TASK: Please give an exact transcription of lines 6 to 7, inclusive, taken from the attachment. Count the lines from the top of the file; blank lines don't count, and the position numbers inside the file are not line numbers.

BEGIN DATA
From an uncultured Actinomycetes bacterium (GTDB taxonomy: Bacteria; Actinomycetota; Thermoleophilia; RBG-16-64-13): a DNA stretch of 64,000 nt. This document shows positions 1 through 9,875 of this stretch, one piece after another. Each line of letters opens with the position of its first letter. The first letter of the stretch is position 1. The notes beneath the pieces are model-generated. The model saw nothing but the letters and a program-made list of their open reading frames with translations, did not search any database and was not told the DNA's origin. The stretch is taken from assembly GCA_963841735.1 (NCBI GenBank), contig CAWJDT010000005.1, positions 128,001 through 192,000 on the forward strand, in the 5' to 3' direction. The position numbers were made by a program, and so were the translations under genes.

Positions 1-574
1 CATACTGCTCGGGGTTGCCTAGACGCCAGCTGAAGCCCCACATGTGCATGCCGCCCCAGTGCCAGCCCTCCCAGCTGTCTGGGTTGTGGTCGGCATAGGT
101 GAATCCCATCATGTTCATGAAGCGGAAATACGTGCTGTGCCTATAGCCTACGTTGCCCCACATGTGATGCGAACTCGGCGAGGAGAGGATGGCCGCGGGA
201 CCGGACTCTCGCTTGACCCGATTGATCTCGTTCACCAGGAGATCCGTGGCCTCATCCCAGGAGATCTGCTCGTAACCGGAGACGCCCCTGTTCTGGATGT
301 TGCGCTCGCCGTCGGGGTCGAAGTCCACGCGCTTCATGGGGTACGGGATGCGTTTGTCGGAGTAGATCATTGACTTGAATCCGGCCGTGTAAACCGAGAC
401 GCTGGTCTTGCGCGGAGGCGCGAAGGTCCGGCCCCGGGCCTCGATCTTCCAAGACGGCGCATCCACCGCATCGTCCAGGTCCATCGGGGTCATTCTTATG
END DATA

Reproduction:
301 TGCGCTCGCCGTCGGGGTCGAAGTCCACGCGCTTCATGGGGTACGGGATGCGTTTGTCGGAGTAGATCATTGACTTGAATCCGGCCGTGTAAACCGAGAC
401 GCTGGTCTTGCGCGGAGGCGCGAAGGTCCGGCCCCGGGCCTCGATCTTCCAAGACGGCGCATCCACCGCATCGTCCAGGTCCATCGGGGTCATTCTTATG